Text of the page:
Learning the Principles of Roof Truss Design
Trusses are used on the roofs of most modern houses to give stability and strength to the underlying framing structure. There are different components with unique functions and designs you can use to create a studier roof for your house. Here are the principles of roof truss design.
What Is a Truss?
A truss, more commonly known as a rafter, is a device used to support different loads of the underlying frame of a roof. This is achieved by creating a structure made of triangles that interconnect, thus transferring the weight of the roof to load-bearing walls of the house. Trusses can span long distances and don’t need support from interior wall partitions.
How Are Trusses Attached?
These devices are attached to the walls via toenails (nails driven in at angles), clips that connect to one side of your roof with three nails, or straps that are wrapped over the truss with two nails. In recent years, however, truss installation companies have been using a third nail system, which is much stronger. A licensed third nail inspector in Florida, and elsewhere, can determine if your roof needs this attachment method. The main determining factor is weather. If you live in states where hurricanes are likely to occur, such as Florida, driving winds speeds to hundreds of miles per hour, then you should probably invest in third nail services for your roof.
Third nail inspections can be tough because inspectors might need to remove decking—usually built with plywood—to get to the areas of your roof requiring third nail installation. Fortunately, there are two easier ways to get to these areas: through your home’s crawl space or the soffit, which is the exposed surface under the eaves of the roof. In the long run, adding a third nail system to your roof’s trusses will save you time and money used to fixed continual damage to your roof.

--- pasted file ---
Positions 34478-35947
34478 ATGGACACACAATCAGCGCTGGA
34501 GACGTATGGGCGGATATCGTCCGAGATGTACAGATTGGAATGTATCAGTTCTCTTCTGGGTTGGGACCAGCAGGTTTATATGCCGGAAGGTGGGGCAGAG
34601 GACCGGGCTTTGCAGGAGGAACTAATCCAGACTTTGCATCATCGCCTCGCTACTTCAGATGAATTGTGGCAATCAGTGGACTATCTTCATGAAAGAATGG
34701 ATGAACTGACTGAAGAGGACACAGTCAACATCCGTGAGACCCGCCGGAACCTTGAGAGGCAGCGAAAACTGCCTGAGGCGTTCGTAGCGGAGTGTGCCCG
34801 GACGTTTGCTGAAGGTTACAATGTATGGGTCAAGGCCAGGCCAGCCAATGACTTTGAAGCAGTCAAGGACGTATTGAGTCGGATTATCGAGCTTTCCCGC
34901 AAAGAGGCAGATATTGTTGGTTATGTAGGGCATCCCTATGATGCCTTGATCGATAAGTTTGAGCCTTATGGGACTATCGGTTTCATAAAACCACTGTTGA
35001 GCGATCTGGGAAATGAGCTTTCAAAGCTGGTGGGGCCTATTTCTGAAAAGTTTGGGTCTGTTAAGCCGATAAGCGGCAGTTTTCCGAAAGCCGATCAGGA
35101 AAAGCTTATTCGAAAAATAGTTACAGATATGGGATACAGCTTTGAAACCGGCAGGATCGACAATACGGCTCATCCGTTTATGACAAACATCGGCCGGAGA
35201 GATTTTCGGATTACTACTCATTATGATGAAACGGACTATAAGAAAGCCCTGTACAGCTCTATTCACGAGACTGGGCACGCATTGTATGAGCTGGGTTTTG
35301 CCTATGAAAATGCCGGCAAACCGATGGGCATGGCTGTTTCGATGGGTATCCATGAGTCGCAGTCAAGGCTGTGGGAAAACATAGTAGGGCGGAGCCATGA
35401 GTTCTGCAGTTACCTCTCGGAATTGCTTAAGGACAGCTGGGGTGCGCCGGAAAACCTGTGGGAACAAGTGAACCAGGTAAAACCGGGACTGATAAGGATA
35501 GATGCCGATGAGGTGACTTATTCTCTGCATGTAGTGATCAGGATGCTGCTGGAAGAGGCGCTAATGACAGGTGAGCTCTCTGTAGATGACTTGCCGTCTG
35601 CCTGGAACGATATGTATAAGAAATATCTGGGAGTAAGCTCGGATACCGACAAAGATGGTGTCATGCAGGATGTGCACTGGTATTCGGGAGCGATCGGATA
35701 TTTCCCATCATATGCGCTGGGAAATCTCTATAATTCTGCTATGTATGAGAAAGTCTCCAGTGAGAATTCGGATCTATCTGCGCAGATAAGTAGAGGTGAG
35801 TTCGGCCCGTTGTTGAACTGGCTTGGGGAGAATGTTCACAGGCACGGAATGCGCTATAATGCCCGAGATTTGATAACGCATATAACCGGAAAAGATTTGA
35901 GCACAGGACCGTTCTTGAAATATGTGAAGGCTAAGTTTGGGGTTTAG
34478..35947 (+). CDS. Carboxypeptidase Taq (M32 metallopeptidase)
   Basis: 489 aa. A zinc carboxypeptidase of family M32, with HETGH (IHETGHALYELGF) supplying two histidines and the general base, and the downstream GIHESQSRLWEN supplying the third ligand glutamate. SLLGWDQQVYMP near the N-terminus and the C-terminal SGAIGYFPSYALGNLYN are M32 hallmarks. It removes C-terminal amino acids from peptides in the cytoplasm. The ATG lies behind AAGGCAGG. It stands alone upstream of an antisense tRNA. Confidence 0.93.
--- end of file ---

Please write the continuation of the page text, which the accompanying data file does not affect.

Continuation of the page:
Geometry of Trusses
Trusses are typically lightweight to take advantage of the geometry and laws of statics required to create a stable rooftop. When you connect three flat objects together with bolts, you create a triangular structure that stays rigid, even if the bolts are loose. If you do this with four objects, creating a square, you will have a hard time keeping structure from turning into a thrombus, no matter how much you tighten the bolts. To keep the square structure rigid like the triangular one, you need to add a diagonal brace. This is how a truss works on your roof. You start with one triangle, then make more triangles using trusses. This is the geometry of trusses.
Law of Statics of Trusses
Trusses are, ideally, a set of straight components that are connected at the ends with force applied to the joints. This results in the trusses being loaded only at the ends. Some loads come from externally forces, while others come from connected components. The law of statics shows that trusses, when loaded along two points, will result in axial forces (forces acting along the axis) that are equal in size and face opposite directions. If trusses are loaded by downward forces, the components at the top are in tension. Components connecting top and bottom chords can be in tension or compression, depending on the angles the loads are distributed. These principles are what makes roof trusses so structurally sound.